The Auditor-General (AG) will help the government keep an eye on the R500 billion Covid-19 relief fund which has become the subject of a corruption probe.
President Cyril Ramaphosa said the government would work closely with the AG to ensure the money is spent responsibly.
Ramaphosa made the announcement in response to a written parliamentary question from DA MP Alf Lees who wanted details on the government’s measures to ensure that the Covid-19 relief funds are not mismanaged.
Lees questioned whether Ramaphosa intended to make use of the services of a team of experts from the AG’s office to assist various government departments and municipalities to monitor and manage the government’s R500 billion economic support package.
Ramaphosa’s response read: “The Auditor-General of South Africa plays an important role in assisting government to safeguard its ability to account to its citizens in this time of need and crisis. We will continue to work with the Auditor-General to ensure that all funds allocated for the support package are spent in a responsible and accountable way.”
He also said the National Treasury put in place a wide range of measures relating to Covid-19 expenditure.
“[This will] ensure that accounting officers and authorities strengthen their financial management, internal control, risk management and internal audit systems and ensure that these are transparent, effective and efficient,” Ramaphosa said.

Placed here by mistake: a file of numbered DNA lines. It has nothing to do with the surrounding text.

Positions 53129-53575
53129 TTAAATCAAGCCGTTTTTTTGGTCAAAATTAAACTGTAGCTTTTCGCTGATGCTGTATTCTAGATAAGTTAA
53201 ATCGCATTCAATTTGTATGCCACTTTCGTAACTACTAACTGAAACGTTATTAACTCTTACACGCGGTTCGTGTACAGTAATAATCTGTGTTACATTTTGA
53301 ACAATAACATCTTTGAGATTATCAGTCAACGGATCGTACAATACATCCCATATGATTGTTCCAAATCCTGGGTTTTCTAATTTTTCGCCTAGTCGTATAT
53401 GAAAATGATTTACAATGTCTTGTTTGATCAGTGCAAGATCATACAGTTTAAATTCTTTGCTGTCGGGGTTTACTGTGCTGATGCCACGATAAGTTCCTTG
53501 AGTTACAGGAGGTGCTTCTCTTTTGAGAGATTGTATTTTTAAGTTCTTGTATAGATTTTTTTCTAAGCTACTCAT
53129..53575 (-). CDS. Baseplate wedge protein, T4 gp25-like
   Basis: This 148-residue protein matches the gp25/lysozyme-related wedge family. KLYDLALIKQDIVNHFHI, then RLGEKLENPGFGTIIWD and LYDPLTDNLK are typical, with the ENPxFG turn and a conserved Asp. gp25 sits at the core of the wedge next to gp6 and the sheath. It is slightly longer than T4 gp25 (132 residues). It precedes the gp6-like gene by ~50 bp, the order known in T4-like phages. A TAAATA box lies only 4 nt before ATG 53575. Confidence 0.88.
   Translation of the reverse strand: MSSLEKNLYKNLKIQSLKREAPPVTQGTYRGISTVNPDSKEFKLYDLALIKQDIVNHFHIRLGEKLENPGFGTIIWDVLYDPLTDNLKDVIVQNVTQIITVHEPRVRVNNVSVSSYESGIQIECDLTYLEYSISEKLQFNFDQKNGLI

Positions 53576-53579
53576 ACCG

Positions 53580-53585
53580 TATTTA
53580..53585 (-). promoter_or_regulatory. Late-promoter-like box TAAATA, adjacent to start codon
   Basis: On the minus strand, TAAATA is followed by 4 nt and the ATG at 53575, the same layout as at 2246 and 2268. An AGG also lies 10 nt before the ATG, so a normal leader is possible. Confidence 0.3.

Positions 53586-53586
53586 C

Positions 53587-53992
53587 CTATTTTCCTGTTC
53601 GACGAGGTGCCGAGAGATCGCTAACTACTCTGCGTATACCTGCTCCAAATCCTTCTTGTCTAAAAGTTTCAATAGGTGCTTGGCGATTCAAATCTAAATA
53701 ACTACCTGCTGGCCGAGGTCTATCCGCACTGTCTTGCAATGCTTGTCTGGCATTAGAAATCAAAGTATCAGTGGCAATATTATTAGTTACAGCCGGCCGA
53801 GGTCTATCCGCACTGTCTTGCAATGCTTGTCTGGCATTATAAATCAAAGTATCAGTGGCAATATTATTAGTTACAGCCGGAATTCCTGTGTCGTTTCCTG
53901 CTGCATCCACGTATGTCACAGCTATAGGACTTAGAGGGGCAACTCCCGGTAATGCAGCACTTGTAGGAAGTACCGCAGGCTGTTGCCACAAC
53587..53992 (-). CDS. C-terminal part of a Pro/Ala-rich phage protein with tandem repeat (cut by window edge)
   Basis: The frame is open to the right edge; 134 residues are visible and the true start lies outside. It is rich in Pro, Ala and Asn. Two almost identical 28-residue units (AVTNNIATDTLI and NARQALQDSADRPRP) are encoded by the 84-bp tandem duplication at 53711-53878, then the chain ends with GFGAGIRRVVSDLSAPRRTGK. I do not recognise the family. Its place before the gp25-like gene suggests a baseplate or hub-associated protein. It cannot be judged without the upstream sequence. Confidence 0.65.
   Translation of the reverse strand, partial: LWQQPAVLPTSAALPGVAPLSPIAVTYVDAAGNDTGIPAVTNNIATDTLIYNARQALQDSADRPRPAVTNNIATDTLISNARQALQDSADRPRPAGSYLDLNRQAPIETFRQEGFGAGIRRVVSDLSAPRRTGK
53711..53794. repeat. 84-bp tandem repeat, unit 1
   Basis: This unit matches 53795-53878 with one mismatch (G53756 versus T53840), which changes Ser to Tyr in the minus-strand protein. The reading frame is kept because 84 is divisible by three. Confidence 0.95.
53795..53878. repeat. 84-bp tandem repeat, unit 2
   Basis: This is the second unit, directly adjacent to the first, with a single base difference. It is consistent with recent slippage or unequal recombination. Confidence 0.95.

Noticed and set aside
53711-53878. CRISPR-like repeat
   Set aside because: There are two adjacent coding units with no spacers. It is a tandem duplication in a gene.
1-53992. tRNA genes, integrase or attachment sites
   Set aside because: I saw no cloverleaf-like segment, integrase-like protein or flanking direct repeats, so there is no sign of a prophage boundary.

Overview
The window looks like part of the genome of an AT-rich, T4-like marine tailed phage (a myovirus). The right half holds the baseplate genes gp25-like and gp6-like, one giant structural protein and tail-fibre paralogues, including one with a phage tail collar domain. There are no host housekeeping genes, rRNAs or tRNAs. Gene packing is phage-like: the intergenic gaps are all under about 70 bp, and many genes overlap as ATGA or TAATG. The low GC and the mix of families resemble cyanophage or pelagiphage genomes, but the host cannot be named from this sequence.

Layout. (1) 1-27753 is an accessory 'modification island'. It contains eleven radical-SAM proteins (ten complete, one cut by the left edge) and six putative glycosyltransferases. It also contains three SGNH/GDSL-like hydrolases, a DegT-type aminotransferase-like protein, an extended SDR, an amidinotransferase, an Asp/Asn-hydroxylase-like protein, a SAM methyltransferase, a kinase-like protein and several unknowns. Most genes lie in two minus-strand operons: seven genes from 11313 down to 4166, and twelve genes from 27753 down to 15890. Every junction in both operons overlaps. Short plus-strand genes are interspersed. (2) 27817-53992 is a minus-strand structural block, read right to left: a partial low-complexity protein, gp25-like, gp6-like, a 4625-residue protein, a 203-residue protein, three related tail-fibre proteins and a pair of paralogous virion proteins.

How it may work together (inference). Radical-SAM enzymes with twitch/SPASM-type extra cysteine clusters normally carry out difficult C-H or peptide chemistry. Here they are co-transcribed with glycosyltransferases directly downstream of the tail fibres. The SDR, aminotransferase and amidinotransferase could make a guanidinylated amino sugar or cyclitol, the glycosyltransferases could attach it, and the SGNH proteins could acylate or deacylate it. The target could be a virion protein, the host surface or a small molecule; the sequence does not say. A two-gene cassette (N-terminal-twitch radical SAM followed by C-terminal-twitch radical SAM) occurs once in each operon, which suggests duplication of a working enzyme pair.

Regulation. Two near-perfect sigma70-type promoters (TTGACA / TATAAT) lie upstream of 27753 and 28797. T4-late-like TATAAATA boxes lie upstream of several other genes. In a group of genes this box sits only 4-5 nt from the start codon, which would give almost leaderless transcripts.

In April, Ramaphosa announced the R500 billion social and economic support package to mitigate the impact of the novel coronavirus pandemic. The stimulus package amounts to some 10% of the country’s GDP.
Ramaphosa said R130 billion of the amount would be supported by reprioritising funds from South Africa’s existing budget.
The rest would need to be funded externally, the president said. National Treasury has had engagements with the New Development Bank, the World Bank, the International Monetary Fund and the African Development Bank.
Finance Minister Tito Mboweni announced during a special adjustment budget last month that South Africa wanted to borrow $7 billion (some R127 billion) from international organisations at preferential interest rates.
The New Development Bank (Brics Bank) has already granted South Africa $1 billion.
Plans are afoot to borrow R4.2 billion from the International Monetary Fund’s low-interest emergency facility.
But three months since Ramaphosa’s announcement, there are already people attempting to benefit illegally from the relief fund, which is meant to ease the impact of the virus on the economy and the livelihood of citizens.
Last week, the Special Investigating Unit (SIU) said fraudulent and corrupt tendencies have been creeping in, with the intention of illegally benefiting from the R500 billion social relief.
To date, 20 allegations of serious maladministration, fraud and corruption have been reported to the Health Sector Anti-Corruption Forum (HSACF), SIU spokesperson Kaizer Kganyago said in a statement.
Civil action, to the value of R10.6 million, has been instituted against implicated officials, he said.
More than 70 lifestyle audits are being conducted on implicated officials and 147 investigations have been completed on unlawfully registered health professionals, he said.
The government’s relief package also includes a R200 billion loan guarantee scheme in partnership with major banks, the National Treasury and the South African Reserve Bank to help companies with operational costs.
The government has also increased child grant payouts across the board while R350 distress grants are also available for those who have never received any form of government assistance.
A whopping R20 billion will also be allocated to municipalities to fund emergency water and sanitation supply, food distribution and shelter for the homeless.